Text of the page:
Mr. ROGER WILLIAMS: That's all you see on TV, health care, health care, health care. There's a lot on his plate, I understand that. The man inherited a good mess, but he's also made it even messier. Why they want this health care is so bad - but go ahead and do that, but also worry about other things. Don't just forget about the other problems that we've got.
LIASSON: Our survey suggests the Democrats are being punished for not getting health care done, as much for what's in the bill itself. Stan Greenberg.
Mr. GREENBERG: Had this passed before Christmas, we would be in a very different situation than we are now. And what people believe this bill is, is taxes on health benefits or special deals for Nebraska. What they don't see is the barring insurance companies from discriminating and everybody being guaranteed they can't lose health insurance. You're only going to get that if you pass health insurance.
LIASSON: And that is still a very big if, since the Democrats no longer appear to have the votes. There is one bright spot for the president in our poll. Of all the issue arguments we tested on the economy, health care, energy, national security, the only one that gives Democrats a sizable advantage is the president's proposed bank tax. Stan Greenberg.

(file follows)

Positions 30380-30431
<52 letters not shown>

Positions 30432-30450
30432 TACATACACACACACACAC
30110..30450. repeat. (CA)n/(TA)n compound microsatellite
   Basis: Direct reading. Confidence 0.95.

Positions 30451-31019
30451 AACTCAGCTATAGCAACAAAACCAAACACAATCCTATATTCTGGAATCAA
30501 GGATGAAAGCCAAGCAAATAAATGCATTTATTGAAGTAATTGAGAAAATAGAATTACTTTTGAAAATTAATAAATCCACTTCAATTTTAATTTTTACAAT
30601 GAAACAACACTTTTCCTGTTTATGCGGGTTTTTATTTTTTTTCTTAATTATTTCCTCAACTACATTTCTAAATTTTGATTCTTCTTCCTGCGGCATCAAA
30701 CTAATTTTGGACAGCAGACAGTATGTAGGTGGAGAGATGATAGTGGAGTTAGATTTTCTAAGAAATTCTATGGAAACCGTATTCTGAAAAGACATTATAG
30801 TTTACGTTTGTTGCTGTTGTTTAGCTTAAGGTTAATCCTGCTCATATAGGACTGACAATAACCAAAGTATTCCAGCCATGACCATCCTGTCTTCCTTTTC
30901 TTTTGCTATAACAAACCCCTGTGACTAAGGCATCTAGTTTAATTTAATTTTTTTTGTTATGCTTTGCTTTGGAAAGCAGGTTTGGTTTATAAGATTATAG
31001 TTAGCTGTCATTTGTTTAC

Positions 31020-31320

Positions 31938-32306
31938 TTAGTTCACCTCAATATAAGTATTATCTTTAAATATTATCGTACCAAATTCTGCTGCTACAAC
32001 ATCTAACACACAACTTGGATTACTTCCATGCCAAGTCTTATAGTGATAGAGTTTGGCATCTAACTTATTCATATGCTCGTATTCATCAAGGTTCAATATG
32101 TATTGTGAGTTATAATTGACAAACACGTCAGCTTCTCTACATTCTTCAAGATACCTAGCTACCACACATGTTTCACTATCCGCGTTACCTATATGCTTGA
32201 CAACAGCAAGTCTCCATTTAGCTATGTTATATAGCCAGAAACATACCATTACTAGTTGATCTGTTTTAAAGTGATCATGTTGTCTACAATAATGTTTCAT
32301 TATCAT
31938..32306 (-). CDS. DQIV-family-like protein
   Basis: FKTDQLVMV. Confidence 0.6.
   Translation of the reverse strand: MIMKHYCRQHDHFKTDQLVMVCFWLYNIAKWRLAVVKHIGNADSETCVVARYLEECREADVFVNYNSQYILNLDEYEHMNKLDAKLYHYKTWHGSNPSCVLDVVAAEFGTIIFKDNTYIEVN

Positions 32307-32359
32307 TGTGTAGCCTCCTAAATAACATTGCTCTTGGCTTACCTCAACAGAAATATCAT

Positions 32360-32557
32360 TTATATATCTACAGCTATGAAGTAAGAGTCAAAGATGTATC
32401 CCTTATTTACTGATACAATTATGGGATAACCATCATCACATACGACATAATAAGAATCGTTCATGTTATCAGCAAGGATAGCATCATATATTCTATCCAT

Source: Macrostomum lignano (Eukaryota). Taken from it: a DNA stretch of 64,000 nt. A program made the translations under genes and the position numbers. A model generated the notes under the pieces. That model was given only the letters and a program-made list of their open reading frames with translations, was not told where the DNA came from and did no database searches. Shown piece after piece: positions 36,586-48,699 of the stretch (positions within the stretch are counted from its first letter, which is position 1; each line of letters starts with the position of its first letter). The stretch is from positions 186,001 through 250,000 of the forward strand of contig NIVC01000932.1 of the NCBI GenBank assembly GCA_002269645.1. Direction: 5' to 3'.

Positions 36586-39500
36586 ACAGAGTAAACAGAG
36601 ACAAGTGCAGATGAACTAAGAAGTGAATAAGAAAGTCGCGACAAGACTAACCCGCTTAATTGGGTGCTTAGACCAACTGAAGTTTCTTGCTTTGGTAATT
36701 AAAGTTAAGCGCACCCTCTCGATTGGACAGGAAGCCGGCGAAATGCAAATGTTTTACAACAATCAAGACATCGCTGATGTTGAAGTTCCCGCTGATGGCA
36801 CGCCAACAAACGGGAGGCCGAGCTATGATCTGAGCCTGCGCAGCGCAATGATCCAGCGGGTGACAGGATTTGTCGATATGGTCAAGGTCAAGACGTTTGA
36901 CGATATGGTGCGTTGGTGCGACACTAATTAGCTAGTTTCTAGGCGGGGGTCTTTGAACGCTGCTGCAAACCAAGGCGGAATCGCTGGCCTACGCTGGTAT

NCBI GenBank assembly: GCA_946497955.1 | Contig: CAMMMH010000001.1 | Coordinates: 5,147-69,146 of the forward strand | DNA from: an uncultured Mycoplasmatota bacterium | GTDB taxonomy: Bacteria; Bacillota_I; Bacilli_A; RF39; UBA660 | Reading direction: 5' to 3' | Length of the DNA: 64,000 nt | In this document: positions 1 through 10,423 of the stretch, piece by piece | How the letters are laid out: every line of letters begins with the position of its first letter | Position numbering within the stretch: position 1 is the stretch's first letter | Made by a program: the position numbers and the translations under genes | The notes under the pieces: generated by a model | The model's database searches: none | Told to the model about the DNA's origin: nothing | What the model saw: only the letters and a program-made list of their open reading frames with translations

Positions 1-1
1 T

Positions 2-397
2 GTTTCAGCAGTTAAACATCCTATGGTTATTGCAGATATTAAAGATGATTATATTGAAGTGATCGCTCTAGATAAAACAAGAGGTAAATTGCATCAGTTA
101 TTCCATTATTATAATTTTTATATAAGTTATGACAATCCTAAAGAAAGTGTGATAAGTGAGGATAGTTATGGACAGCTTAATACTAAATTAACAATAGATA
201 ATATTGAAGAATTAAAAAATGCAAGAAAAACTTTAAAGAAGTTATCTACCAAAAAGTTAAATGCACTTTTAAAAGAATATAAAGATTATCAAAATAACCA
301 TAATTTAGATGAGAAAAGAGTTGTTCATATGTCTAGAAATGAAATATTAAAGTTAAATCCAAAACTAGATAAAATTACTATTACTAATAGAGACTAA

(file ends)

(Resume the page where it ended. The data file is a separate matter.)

Mr. GREENBERG: The problem with Wall Street bailouts, you know, is very much at the heart of problems plaguing incumbents and plaguing Democrats. And in our polling, more people think Democrats are responsible for, you know, bailouts than helping the middle class. So the fee on the banks wins a lot of support.
LIASSON: Most of President Obama's agenda has united the Republicans in opposition, but his position on taxing the banks is one of the few things that has the potential to drive a wedge through Republican ranks. Glen Bolger.
Mr. BOLGER: I think there is going to be a lot of pressure on them, because the push-back message, it's nowhere near as strong as the Democrat attack. The banks are in a tough spot on winning this policy fight.
LIASSON: And so are Republicans, if they take up the bankers' cause. Tonight, when he delivers his State of the Union address, President Obama will have an opportunity to press his new populist charge against Wall Street and to speak directly to the concerns of voters like Jackie Yoon(ph), a homemaker from Oklahoma City. This is what she wants to hear from the president.
Ms. JACKIE YOON: How to help Americans get back to work. I'm not so concerned about the rich, because they're not hurt. But it's the middle class, you know, the lower middle class that's hurting. And it seems like nobody cares about us, so I hope he concentrates on that.
LIASSON: The State of the Union is the kind of big set piece speech the president has been able to use to good advantage in the past. But when he was a candidate, the nation's problems were a wind at his back. Tonight as president, he finds them very much in his face.
Mara Liasson, NPR News, Washington.
SHAPIRO: You can find more results from our poll of likely voters at npr.org.